Where the Jewish heart is

Cindy May 2024 image

When I picture a "Jewish home," I think back to my childhood dining table on Friday nights. Over the glow of Shabbat candles, my parents would place their hands on top of my sister's and my head and bless us to become like Sarah, Rebecca, Rachel, and Leah.

L'dor vador.  From generation to generation.

Now, decades later, at our own Shabbat table, my husband and I rest our hands on our daughters' heads and make that same blessing, along with an age-appropriate translation of the priestly benediction: "May you always be safe, shine light in the world, and feel truly at peace with yourself."

In Jewish homes around the world, parents and other loved ones fulfill that same ritual, each home putting their own unique stamp on it.

When I think of a "Jewish home," it is that Shabbat scene that comes to mind--and all the Jewish values the blessing encompasses: Gratitude, family, peace, hope, joy, spirituality, and  tikkun olam .

Rather than in the synagogue, that blessing is recited in the home--for our homes are our base for Jewish life. Ever since the destruction of the ancient temples, we Jews have been designating our homes a holy place--our small sanctuary. 

It's in the home where, from birth, we're forming the nucleus of who we are as Jews. It's in the home where we kiss the  mezuzah , light the Shabbat candles, fry up the latkes, break the Yom Kippur fast, and hide the  afikomen.  It's in the home where, as children, we're cultivating our Jewish values and identities. And it's in the home where we have a safe space to ask life's biggest questions through a Jewish lens.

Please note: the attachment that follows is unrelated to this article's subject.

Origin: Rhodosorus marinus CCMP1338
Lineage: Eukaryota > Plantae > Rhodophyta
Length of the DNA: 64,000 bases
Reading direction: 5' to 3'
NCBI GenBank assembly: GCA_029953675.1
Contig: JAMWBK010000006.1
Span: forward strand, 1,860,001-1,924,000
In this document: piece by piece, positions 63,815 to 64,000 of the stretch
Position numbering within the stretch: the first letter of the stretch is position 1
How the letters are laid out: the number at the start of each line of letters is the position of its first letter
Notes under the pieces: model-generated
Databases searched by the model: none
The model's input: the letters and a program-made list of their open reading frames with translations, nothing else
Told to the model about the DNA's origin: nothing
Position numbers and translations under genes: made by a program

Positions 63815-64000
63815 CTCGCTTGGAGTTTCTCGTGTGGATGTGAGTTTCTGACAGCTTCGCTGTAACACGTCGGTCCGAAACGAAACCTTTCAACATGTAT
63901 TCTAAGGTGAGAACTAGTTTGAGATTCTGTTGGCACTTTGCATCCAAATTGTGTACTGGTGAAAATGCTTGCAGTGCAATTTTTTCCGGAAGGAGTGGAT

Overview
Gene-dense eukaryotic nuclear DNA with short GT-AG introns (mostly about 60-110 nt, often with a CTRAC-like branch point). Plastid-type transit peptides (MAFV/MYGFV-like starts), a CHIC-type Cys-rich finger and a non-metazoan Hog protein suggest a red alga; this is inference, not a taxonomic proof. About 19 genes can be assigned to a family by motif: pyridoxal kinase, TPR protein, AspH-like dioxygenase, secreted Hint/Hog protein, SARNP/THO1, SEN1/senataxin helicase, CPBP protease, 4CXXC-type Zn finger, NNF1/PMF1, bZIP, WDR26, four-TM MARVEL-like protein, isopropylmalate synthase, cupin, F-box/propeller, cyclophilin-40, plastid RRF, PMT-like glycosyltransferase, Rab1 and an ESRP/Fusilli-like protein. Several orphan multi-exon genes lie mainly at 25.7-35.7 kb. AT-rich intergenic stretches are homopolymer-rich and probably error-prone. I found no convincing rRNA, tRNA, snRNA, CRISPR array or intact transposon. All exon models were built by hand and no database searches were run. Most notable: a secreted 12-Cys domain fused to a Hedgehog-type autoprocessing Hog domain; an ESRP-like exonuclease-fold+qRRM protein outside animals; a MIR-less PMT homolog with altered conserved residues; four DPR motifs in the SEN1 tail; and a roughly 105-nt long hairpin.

In our annual home and garden issue, we'll explore the nexus between our homes and our Jewish lives, from decluttering according to the Jewish calendar to creating your own Jewish garden.

Sadly, at a time of so much hate and heartbreak in the world--we also reflect on the tragic reality that our brothers and sisters in Israel are facing, many of whom are absent from their own homes because they were killed, captured, or displaced after October 7.

As sad as we are, I also see hope at this crossroads for the Jewish people. Rather than retreating from Jewish life and cowering in fear, our community grows more resolute, many of us affixing our  mezuzahs  to our doorposts more proudly than ever. I take comfort in knowing that, even now, the Jewish home is where we're grounding the youngest among us in Jewish values--like Torah, family, hope, compassion, and peace.

And I take comfort in knowing that our people will be blessing our children for infinite generations to come. 

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